The Short-Term HCP was approved and an incidental take permit was issued on August 24, 1991 (PRT 756260) for an initial term of three years, during which time the County and the cities agreed to continue working to develop appropriate additional conservation measures for the desert tortoise and to thereafter apply for a long-term permit with a term of 30 years.
A Solid Approach on Desert Tortoises - LVRJ Aug 14 1989
Agreement Reached on Tortoises - LVSun Aug 13 1991
Tortoise Pact Ends Construction Delay - LVRJ Aug 13 1991
THE CLARK COUNTY DESERT CONSERVATION PLAN - Over the next several years, the County, cities and other stakeholders continued to work on the long-term HCP for the desert tortoise. This plan was designated the Clark County Desert Conservation Plan. This plan was approved in August 1995 and a new incidental take permit (PRT 801045) was issued to allow the incidental take of desert tortoises for a term of 30 years. In addition to providing funds to implement conservation measures for the desert tortoise, the plan made funding available for inventories and research on other species of concern in Clark County for the purpose of developing a county-wide multiple species HCP. However the permit (PRT 801045) only covered incidental take of desert tortoises.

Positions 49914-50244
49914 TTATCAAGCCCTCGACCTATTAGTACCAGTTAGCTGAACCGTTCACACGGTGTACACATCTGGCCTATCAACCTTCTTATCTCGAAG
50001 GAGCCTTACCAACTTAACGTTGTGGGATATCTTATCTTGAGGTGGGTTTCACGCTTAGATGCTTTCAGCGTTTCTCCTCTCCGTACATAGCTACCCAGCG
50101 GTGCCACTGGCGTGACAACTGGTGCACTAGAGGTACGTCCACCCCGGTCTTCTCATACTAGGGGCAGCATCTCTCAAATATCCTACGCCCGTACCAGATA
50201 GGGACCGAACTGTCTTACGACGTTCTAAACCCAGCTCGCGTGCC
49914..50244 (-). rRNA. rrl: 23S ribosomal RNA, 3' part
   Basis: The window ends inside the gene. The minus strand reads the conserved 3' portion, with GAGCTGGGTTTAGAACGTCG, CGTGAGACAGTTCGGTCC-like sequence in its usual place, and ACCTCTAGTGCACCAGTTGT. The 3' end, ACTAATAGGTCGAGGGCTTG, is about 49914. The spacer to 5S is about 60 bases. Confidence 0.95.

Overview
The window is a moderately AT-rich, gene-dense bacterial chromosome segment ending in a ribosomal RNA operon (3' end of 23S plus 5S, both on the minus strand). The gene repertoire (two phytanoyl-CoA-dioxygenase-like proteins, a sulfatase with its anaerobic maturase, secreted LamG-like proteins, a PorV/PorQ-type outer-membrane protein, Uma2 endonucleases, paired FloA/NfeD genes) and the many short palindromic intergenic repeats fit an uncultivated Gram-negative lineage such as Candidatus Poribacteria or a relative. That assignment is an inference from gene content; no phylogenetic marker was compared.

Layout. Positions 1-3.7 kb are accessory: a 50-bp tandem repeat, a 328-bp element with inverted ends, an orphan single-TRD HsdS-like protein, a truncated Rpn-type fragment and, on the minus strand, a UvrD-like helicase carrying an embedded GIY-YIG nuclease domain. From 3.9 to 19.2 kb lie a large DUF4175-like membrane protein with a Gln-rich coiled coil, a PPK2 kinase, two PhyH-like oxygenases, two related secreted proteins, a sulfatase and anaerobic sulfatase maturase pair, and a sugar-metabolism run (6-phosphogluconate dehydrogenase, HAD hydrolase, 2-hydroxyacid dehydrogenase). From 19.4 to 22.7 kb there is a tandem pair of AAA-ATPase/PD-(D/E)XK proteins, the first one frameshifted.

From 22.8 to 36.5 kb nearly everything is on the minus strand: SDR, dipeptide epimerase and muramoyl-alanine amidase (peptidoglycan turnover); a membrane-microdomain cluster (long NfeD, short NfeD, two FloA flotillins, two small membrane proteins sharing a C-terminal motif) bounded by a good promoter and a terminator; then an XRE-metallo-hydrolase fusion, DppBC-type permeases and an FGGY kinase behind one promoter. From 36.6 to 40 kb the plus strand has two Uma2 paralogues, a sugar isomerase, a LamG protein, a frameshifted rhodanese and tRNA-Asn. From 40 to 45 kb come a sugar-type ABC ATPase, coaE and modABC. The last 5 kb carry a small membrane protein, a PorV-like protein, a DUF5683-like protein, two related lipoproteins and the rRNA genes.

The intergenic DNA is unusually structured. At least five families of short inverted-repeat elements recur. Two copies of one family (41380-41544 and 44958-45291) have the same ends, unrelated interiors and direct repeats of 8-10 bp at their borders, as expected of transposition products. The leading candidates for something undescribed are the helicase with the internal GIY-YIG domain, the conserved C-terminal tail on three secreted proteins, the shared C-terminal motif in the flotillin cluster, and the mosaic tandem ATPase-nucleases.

THE CLARK COUNTY MULTIPLE SPECIES HABITAT CONSERVATION PLAN - In May 1996, the County and cities began discussing the possibility of preparing another HCP which would provide adequate conservation to support an incidental take permit for the desert tortoise as well as a broad range of species and all habitats located within Clark County. In August of 1996, the County and the cities authorized the preparation of the Clark County Multiple Species Habitat Conservation Plan (MSHCP). In November 1999, the County, the cities, and Nevada Department of Transportation submitted the MSHCP along with their application for an incidental take permit. The MSHCP was approved and the new permit (TE34927-0) was issued for 78 species in early 2001.